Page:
Published Humanitas, Volume XXXII, Nos. 1-2, 2019

In a 2012 interview with the Wall Street Journal, Adi Godrej, the chairman of Godrej Group, offered a sensible truism. “There are far too many politicians in this world,” Godrej maintained, and “too few statesmen” (Frangos 2012, para. 4). Godrej’s statement decries the modern failure to live up to the ideal of political leadership as outlined by classical philosophers. The classical philosophers Plato and Aristotle outlined a vision of political leadership inextricably linked with the pursuit of virtue and the common good. For the end of virtue, the classical statesman unites moral character, political thought, and political action. In marked contrast, modern political thinkers often disavow the entire notion that virtue can be linked with politics (Holloway 2008, 2). For such moderns, it is particular results, not moral considerations, that matter. According to this view, the task of the politician is not to minister—it is to administer. Given the increasing divorce between virtue and politics, observers can hardly avoid inquiring as to whether an older type of statesmanship can ever be restored. Statesmanship, as beleaguered as it seems, is not unprecedented within America’s political tradition. Analyses of familiar and titanic statesmen such as George Washington and Abraham Lincoln are numerous and often insightful. One modern American leader who both understood and acted upon principles of classical statesmanship but who has been unjustly ignored is Calvin Coolidge.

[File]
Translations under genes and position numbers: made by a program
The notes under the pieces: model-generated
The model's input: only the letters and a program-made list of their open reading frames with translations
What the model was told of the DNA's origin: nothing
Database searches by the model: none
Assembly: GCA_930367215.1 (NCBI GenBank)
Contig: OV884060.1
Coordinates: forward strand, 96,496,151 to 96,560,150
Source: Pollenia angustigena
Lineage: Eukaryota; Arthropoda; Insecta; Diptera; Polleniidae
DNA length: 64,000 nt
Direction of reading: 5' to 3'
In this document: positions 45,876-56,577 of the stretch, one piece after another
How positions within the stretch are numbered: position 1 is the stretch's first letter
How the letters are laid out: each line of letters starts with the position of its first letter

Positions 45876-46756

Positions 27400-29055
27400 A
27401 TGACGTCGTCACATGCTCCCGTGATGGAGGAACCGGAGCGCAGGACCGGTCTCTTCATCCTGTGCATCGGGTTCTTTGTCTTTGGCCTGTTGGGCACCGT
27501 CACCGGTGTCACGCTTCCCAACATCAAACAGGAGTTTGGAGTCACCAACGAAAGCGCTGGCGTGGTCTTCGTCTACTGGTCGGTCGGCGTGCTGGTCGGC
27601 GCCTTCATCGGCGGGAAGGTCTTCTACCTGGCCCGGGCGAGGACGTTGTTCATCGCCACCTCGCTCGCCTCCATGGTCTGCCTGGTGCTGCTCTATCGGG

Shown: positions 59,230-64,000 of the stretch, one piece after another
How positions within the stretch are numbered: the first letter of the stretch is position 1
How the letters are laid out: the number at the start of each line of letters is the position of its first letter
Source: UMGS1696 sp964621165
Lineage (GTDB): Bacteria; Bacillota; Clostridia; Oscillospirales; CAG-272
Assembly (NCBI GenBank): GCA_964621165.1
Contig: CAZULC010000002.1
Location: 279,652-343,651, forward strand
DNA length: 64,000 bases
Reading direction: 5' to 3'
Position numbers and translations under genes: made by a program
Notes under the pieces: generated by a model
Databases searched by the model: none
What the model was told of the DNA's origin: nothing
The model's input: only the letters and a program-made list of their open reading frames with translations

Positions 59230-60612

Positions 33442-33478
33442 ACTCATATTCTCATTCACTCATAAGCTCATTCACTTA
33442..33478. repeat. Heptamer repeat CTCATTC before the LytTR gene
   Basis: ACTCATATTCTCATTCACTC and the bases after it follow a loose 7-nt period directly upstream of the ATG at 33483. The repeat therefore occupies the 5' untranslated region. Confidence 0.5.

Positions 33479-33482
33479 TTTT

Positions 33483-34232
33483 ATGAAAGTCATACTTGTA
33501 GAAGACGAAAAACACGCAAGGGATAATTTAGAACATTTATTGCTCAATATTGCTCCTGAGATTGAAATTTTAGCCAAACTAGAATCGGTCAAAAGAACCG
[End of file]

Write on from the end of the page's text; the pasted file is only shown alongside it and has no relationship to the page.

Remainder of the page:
Calvin Coolidge, the stoic New Englander who served as president from 1923 to 1929, exerted leadership between two momentous ages. His presidency, during a quiet period wedged between two World Wars…

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